Insulated concrete forms or insulating concrete forms (ICFs) have brought a revolution in the global residential, commercial, institutional and industrial building industries. Other building methods are losing the limelight to building with ICFs, at a comparable costs, due to its unparalleled benefits of comfort, durability, energy efficiency, and safety ratings.
Lower energy bills. Lower maintenance. A home that’s healthier to live in, and easier on the environment. Compared to concrete, for conventional sticks and blocks, ICFs offer a simpler and arguably better answer to meet those issues in many aspects.
What is ICF?
ICF is a system of formwork for reinforced concrete which is made with a rigid thermal insulation that stays in place as a permanent interior and exterior substrate for walls, floors, and roofs. The forms can be characterized into three main categories: Block, Panel and Plank, each having their own advantages.
Concrete walls built with insulating concrete forms (ICFs) give a building enhanced comfort, solidity, durability, resistance to natural disasters, quietness, and energy efficiency. Use of ICFs is growing rapidly. They offer owners and builders many advantages compared to wood or steel frame walls.
Comfort. Buildings constructed with ICF walls have a more even temperature throughout the day and night. They have virtually no “cold spots”, and far fewer drafts. ICF walls have negligible air infiltration.
Solidity. Flexing in floors, as well as vibration and shifting from the force of wind is reduced by the solidity of concrete construction.
Quiet. An ICF wall only lets through one-sixth as much sound compared to an ordinary frame wall.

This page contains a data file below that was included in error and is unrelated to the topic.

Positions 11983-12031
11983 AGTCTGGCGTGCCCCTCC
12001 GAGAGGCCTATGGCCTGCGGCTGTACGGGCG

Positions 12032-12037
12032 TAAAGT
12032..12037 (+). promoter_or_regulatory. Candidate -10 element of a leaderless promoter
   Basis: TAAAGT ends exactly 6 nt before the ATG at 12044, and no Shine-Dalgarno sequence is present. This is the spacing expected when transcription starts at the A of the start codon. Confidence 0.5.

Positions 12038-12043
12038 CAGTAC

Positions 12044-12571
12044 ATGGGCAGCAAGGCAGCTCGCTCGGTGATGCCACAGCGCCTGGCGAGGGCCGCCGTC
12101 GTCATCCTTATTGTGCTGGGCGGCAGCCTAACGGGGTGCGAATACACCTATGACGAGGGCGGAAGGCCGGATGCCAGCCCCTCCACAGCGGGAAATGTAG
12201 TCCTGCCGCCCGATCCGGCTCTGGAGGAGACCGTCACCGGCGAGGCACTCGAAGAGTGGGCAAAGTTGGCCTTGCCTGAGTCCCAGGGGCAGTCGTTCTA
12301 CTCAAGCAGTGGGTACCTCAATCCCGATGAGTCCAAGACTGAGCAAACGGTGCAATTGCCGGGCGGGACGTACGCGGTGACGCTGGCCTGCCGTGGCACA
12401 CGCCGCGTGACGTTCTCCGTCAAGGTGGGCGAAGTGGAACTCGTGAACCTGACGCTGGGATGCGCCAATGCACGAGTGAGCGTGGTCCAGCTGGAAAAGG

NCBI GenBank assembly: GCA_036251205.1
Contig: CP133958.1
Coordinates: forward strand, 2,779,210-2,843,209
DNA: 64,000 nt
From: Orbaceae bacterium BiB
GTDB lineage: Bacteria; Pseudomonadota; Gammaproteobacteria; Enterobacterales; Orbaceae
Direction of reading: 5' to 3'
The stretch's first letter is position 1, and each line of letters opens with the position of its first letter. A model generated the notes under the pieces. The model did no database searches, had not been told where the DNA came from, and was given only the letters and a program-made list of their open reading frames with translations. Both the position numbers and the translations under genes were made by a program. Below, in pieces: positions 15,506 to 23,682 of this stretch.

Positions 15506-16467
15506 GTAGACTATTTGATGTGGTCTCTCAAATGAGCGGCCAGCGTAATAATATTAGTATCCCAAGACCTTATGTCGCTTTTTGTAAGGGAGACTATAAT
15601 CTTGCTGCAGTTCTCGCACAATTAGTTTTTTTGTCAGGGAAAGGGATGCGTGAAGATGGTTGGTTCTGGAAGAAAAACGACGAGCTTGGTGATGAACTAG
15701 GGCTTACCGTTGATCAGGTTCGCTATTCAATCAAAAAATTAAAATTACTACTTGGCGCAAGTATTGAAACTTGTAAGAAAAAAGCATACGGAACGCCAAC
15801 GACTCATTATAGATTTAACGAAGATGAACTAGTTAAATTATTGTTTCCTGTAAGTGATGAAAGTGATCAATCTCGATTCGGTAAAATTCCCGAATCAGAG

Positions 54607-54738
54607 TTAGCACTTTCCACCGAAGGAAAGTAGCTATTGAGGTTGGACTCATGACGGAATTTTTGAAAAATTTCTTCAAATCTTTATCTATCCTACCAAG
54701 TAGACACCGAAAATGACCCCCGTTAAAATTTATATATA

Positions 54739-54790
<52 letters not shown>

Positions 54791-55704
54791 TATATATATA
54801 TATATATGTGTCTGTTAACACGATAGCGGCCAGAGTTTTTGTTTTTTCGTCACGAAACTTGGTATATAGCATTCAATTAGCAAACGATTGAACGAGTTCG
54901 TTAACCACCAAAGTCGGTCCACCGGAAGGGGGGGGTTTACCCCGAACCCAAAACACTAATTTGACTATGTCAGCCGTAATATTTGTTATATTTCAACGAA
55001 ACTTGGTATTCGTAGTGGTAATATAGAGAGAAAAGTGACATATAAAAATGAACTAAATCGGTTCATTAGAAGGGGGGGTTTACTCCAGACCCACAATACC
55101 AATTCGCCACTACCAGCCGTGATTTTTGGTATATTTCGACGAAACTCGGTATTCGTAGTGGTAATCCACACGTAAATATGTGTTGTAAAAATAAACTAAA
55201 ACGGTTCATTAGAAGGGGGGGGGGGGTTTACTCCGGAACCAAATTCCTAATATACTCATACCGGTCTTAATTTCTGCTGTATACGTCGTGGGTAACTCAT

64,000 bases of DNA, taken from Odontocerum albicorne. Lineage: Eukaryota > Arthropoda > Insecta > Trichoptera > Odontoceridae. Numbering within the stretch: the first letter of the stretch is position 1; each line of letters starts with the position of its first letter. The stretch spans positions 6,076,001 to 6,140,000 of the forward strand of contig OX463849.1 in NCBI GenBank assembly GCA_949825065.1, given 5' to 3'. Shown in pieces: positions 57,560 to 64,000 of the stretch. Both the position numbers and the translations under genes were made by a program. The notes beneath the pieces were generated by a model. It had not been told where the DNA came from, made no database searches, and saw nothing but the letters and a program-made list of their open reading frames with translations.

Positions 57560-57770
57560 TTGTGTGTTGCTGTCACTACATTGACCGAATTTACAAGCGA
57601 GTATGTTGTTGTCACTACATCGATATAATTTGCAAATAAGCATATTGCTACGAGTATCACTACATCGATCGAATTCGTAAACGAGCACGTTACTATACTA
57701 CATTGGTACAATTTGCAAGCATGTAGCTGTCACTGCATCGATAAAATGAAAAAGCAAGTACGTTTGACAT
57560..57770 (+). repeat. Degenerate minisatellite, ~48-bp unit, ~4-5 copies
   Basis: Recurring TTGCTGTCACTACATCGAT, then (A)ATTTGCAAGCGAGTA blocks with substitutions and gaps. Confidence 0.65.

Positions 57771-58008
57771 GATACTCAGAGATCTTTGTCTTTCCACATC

Energy Efficiency: The superior insulation, air tightness, and mass of the walls can reduce the cost of operating HVAC in the building by up to 40%. The high R-value combined with thermal mass means ICF walls exceed most energy code requirements. By reducing the building’s fossil fuel requirements, the ICF plays an important role in reducing the negative environmental impacts associated with fossil fuel use.
A third party project completed in 1999 for Natural Resources Canada confirms the energy savings of 46%, in building new houses with the ARXX (Blue Maxx) Wallsystem.
Fire resistance: ICF walls have also proven more resistant to allowing fire to pass from one side of the wall to the other. This is a significant benefit in areas where brush fires are common, or where high density zoning increases the risk of fire spread. Unlike wood, concrete does not burn. Unlike steel, it does not soften and bend. Concrete does not break down until it is exposed to thousands of degrees Fahrenheit-far more than is present in the typical residential or office building fire.
Natural disaster resistance
One would rightly ask just how expensive is it to get all these extraordinary benefits? The answer is you can get superior ICF technology for a lot less than you’d think. ICFs are so efficient to build with and easy to use, that the cost of building an ICF house is almost comparable (5-6% more) to that of an ordinary 2×6 wood-framed house.
Over the last ten years, ICF prices have been remarkably stable. Recent price increases in other materials have generated interest in concrete building systems as never before. Labour savings and readily available materials make ICFs, feature for feature, one of the most cost competitive wall systems in U.S. and Canadian housing markets.
As far as their availability is concerned, if you go through any building magazine, you’ll find manufacturers of insulated concrete form systems spending a fortune on advertising their products. They’re expanding dealer networks all over the globe, so no matter where you build, you can probably buy one of these products.
Mostly insulated form systems are used by builders to replace poured concrete or concrete block basements. However, the systems have more to it. They can be used for any concrete wall or foundation, but their greatest benefits apply to insulated walls.
Globally ICF market is expected to show a compound annual growth rate of 27.5%. North America currently dominates the market for insulated concrete forms followed by Europe and APAC. The developing regions of South America and Asia Pacific are expected to increase its market share in the future owing to the growing construction activity in the developing countries.